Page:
I was asked to see if I could rekindle (though I can barely keep a campfire going) energy for leafleting our high schools with information to help students understand and respond to attempts to militarize them. They encounter this not only in their schools but also in their communities and beyond, as anyone can see in commercials, video games, and every form of media.
Well, it should be obvious that there's a tremendous need for us, especially those of us who dare to refer to ourselves as "community activists." We look out for our children when Uncle Sam comes after them with his zest for war, even though some of the organizations and activities that counter the militarization of young people are shrinking nationwide.
For instance: the American Friends Service Committee no longer has staff in its national office working full time on youth and military recruitment. The work of the Central Committee for Conscientious Objectors (CCCO) ceased in 2008 when the venerable, decades-old organization folded. And, for a brief while, Project YANO (Youth and Non-Military Opportunities) recently had to cut its sole paid organizer's position to half-time.
As I settle into my rekindling assignment, I do so with thoughts of children on my mind and I find myself humming and singing lines from my favorite song of all time: "War! Hunnh! Good God! What is it good for? Absolutely nothing!" Truer lines were never sung.
Those words were written with children in mind, but the spirit of the message certainly doesn't reside in the minds of our "representatives" in DC, who fan the flames of war from one side of their mouths while decreeing that we are the "Greatest Nation" in the world from the other side. There’s nothing great about war that’s detectable to the naked eye, that's for sure.
And right now Uncle Sam, who has pretty successfully armed so many of our young people the last few years, is licking his chops to hustle more of them with sweet talk about how they will have an opportunity to “make a difference" as mature, disciplined, prideful warriors: that 18-year-old who just graduated the other day, and some young DREAM Act youth, if that law ever gets underway. Innocent prey to a war machine.
Now what would be great is if we were to line up around the corner, in that "it takes a village" kind of consciousness and enthusiasm, to leaflet our youth at their schools with relevant, life-affirming news and views they can use.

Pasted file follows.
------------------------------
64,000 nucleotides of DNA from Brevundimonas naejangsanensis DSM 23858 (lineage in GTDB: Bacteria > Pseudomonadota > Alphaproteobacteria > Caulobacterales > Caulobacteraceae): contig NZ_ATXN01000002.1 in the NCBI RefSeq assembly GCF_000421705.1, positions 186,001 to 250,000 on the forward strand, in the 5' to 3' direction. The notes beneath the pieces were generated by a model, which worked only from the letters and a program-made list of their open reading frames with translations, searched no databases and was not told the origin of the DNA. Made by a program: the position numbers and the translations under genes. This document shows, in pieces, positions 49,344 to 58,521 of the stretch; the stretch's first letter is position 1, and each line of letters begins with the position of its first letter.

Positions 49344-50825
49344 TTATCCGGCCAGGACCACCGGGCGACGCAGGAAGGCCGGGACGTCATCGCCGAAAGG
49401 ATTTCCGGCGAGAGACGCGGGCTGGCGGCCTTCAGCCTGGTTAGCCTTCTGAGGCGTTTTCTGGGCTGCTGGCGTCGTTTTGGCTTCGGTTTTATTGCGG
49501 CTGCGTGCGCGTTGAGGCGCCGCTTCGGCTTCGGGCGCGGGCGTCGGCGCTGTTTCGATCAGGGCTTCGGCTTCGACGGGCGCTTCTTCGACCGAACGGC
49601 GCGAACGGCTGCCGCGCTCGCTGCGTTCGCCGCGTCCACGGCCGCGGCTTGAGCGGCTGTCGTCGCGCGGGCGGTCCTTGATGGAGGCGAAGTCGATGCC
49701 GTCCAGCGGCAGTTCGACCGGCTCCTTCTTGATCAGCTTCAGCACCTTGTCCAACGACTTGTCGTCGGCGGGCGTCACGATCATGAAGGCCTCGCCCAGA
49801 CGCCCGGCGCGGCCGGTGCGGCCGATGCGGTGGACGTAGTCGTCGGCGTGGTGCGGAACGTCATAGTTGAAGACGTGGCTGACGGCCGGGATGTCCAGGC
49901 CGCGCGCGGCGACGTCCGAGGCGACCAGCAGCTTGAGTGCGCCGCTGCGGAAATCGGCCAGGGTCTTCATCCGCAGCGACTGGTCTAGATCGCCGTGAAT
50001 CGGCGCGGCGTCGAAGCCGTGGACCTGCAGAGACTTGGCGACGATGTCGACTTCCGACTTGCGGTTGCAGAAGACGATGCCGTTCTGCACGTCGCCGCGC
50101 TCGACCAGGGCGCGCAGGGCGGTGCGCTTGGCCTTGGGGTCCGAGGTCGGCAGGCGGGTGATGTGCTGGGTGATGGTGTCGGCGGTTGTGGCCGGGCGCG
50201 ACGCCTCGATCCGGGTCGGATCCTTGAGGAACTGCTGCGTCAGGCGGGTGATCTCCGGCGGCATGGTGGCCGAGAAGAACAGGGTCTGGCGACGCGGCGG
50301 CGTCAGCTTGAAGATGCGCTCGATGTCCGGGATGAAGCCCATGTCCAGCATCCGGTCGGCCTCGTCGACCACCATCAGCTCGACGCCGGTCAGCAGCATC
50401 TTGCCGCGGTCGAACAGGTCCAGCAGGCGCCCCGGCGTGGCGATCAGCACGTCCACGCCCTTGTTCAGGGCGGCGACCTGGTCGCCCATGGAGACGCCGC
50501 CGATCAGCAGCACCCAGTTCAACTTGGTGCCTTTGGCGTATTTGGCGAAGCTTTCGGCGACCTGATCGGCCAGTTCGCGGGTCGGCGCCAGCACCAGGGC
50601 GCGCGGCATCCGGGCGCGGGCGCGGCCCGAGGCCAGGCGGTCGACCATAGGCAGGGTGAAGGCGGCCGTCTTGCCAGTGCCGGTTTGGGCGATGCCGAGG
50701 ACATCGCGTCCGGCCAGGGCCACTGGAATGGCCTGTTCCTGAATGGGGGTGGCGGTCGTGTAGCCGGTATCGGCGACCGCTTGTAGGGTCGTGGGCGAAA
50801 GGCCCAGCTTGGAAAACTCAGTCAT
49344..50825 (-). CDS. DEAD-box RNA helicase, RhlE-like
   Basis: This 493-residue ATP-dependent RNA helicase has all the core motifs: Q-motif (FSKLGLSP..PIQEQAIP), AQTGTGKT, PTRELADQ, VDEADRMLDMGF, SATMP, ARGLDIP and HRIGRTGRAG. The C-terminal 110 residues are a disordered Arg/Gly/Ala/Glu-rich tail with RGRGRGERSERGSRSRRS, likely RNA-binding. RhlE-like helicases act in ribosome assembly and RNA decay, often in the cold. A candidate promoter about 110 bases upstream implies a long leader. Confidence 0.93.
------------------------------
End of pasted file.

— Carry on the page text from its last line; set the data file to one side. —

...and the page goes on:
It's the simple acts that will turn this world around, and there's nothing more simple than getting up in the morning and spending about an hour leafleting at a high school to help young people think critically and become thoughtful, loving, caring, and moral human beings.
And if we also think critically, we'd see that it's crucial to get behind such work while our so-called leaders let our children down, playing word games like defining "reducing the war" as bringing home the warriors they sent over to bolster the units already there -- the "surge" forces. Deception through semantics.
Our young people, soon to be the creators and keepers of whatever our society is to become, need such "truths" explained so that they can plan their lives accordingly rather than going off somewhere killing other youth who also harbor misguided dreams and themes so that "we can live free."
I don't know of any outreach that has touched more young people than the leafleting that's taken place in the past -- a human touch initiated by passionate, anti-war peace activists, often through smiles and hellos and an occasional handshake. This contact can enable young people to walk away with information about how they can protect themselves. They learn facts like these from one of the leaflets we handed out in San Diego last year:
- They and their parents must give fully informed permission before they can be enrolled in JROTC.
- It was young people like them and older allies who ended weapons training in San Diego City Schools.
- They may be asked to take a test called the Armed Services Vocational Aptitude Battery (ASVAB), which someone might say is a "career exploration" exercise, but it's really a test used for military recruiting that they don’t have to take.
- If they know somebody in the military who needs help, there's an 800 number they can call.
- They have the right to hand out leaflets in their schools.
I think it's easy for us to do the right thing if we keep in mind the images the Temptations put in our minds when they sang about what war means:
Destruction of innocent lives. . .
Tears in thousands of mothers’ eyes . . .
War has caused unrest within the younger generation . . .
Induction then destruction. Who wants to die?
War have [okay, a point off for grammar] shattered many a young man's dreams,
Made him disabled, bitter and mean...
Peace, love and understandin',
Tell me, is there no place for them today?
Yes, there is a place for peace, love, and understanding today, all across the country. Thousands of our youth have already been reached, and with more people involved we can easily touch the lives of thousands more. We owe it to our children to help them create a better world, a world that gives peace a chance. Let's get on it. Let's rekindle the energy that's enabled so many young people to get a better understanding of how their world operates.
Ernie McCray is a retired school principal and member of the Project YANO Community Advisory board. Note: If you’d like to volunteer for leafleting at high schools or other activities in San Diego, please contact COMD, email@example.com. If you live in another part of the country, visit www.nnomy.org for a directory of over 140 grassroots groups working to counter military recruiting and demilitarize schools.
This article is from Draft NOtices, the newsletter of the Committee Opposed to Militarism and the Draft (http://www.comdsd.org/)